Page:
On May 25, a ribbon-cutting ceremony was held, on Bannerman Island, to mark the opening of a new bridge, constructed by 11 West Point cadets majoring in civil and mechanical engineering.
This wasn’t the first time the island has benefited from the engineering students. In 2008, Donna Blakemore, one of the garden’s volunteers on the island, contacted the United States Military Academy asking if students could install a new gravity-fed watering system rather than having to take buckets of water from the river, around the island, to water the plants.
A year and a half ago, Neil Caplan, Bannerman Castle Trust executive director and founder, approached Col. Brad Wambeke and Dr. Led Klosky, of Cornwall, about the possibility of their engineering students building a bridge on the island. The cadets were enthusiastic.
A wood bridge, installed by Frank Bannerman VI, once spanned the 40-foot ravine from the north trail to the other side, leading to the island summit. The bridge was supported by two trees on either side of it. One of the wooden support beams still hangs on one of the trees and is visible from the bridge.
The Bannerman Castle Trust always wanted to replace the bridge to expand tours to the summit.
In August, the concept was presented to the students and 11 chose to make it their Capstone Design Project. All civil engineering majors are required to complete a culminating project which ties together a variety of civil engineering subdisciplines. While most students’ involvement ends with the design, these 11 cadets designed and built the bridge.
To start the fall semester, the students were broken up into three groups. Each had to design a different bridge. The designs were then judged by members of the Bannerman Castle Trust and the New York State Office of Parks, Recreation, and Historic Preservation.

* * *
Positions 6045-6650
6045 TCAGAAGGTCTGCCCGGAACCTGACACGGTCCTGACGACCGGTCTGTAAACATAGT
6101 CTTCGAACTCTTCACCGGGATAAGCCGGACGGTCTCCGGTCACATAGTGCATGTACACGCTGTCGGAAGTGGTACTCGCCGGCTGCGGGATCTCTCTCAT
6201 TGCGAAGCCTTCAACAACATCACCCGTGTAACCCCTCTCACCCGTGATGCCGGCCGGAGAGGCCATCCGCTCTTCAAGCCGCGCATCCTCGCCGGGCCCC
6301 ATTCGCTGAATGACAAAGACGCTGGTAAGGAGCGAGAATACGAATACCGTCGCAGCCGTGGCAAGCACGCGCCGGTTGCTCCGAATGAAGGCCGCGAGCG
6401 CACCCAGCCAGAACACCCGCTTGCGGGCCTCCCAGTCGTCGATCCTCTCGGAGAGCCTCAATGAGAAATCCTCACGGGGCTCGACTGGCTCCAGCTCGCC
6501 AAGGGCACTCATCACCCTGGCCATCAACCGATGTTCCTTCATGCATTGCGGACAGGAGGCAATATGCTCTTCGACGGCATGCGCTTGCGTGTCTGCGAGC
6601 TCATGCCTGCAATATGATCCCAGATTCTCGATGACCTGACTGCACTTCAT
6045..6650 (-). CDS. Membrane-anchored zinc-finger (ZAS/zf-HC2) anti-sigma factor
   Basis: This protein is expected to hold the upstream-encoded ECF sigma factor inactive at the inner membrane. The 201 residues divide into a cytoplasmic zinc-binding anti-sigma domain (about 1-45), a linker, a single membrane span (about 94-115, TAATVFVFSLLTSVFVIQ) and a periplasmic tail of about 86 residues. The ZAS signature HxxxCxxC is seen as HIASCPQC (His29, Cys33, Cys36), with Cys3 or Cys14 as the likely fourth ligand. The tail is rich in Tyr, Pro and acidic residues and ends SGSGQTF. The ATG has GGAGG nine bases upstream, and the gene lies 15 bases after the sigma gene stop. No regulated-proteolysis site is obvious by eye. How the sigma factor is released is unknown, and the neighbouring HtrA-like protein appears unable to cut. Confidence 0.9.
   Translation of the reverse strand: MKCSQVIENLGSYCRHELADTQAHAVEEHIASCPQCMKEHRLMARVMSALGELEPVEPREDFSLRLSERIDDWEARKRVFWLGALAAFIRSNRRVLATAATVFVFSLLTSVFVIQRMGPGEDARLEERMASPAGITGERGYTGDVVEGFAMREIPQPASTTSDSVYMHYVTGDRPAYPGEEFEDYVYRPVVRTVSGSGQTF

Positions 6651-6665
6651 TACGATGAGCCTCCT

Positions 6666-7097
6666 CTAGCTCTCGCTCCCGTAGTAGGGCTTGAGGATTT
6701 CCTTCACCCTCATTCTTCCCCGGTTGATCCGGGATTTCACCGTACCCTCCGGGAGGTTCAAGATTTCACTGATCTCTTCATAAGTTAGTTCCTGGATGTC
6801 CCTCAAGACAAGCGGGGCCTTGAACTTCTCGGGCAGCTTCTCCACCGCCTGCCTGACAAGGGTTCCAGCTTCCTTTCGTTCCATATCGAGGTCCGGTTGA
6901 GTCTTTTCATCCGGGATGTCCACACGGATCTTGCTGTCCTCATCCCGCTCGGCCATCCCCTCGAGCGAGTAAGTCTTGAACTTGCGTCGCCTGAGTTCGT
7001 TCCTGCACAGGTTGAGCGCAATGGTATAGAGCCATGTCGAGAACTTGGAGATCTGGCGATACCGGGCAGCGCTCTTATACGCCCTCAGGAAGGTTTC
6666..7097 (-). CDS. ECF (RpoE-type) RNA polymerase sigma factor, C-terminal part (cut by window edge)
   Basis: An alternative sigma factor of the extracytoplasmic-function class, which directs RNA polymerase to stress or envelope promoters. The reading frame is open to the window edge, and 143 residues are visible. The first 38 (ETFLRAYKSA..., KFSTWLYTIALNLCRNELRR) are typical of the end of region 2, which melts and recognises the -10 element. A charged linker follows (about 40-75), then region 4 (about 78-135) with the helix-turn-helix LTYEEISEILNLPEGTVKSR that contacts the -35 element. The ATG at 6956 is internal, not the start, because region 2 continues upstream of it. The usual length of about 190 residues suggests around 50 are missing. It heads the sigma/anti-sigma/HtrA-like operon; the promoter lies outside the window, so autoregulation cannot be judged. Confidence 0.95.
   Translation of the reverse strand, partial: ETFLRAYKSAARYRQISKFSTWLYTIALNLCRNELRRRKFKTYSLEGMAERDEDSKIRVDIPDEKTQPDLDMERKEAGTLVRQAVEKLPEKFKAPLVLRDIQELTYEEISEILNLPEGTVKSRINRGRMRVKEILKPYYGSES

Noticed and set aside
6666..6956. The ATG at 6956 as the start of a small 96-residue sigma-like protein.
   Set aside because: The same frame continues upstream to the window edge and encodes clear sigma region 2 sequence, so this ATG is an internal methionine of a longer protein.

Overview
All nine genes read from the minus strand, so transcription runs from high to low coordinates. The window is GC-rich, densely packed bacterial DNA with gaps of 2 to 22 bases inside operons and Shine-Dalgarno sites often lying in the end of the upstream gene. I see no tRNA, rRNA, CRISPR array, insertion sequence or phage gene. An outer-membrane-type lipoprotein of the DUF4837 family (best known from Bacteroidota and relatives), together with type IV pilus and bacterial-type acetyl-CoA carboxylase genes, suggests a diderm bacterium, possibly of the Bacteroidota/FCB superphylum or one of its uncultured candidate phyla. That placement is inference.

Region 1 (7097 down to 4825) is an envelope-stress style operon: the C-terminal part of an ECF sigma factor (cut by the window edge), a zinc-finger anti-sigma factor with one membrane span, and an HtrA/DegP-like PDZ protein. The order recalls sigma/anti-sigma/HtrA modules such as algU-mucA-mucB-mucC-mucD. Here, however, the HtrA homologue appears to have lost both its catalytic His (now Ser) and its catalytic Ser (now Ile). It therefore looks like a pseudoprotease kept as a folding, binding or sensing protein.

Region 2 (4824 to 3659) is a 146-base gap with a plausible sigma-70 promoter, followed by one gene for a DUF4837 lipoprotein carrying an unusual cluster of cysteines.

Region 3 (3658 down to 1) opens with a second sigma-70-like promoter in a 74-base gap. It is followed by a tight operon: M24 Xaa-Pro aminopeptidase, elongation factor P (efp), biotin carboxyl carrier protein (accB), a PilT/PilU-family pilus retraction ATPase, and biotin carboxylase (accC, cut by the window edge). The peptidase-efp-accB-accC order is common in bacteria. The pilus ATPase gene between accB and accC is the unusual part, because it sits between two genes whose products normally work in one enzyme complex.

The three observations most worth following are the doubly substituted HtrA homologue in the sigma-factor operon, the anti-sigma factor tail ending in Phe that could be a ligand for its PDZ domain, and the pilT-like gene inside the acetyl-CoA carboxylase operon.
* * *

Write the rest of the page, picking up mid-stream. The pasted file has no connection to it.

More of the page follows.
One design was truss shaped and another was similar to the one constructed, but it didn’t have the arch design and a spindle-type railing as seen on the 72 steps leading from the dock. The winning design mimics some of the features of the original structure.
As with any construction project, the students needed to apply for a permit and have their bridge reviewed by a panel of professional engineers. By October they started laying the foundation.
Construction of the bridge took place over five days in April. Five cadets and Col. Wambeke lugged 6,000 pounds of lumber from the dock.
“It’s been a great experience for the cadets,” said Klosky. “They got a chance to go through the paper based design we’re so used to seeing an egineering student be able to do. Then they got to apply carpentry skills, they got to do project management, and economic analysis (cost of the total structure). They had to do feasibility evaluations to decide whether it was possible to do this.”
Civil and Mechanical Engineering students involved in the project include: Tyler Anderson, Robin Brown, Zachary Cohen, Chris Fowler, Aedan Gould, Jacob Minyard, Kelsey Pittman, Anne Reidinger, Megan Rogers, Andrew Walther, and Mikaila Wiitanen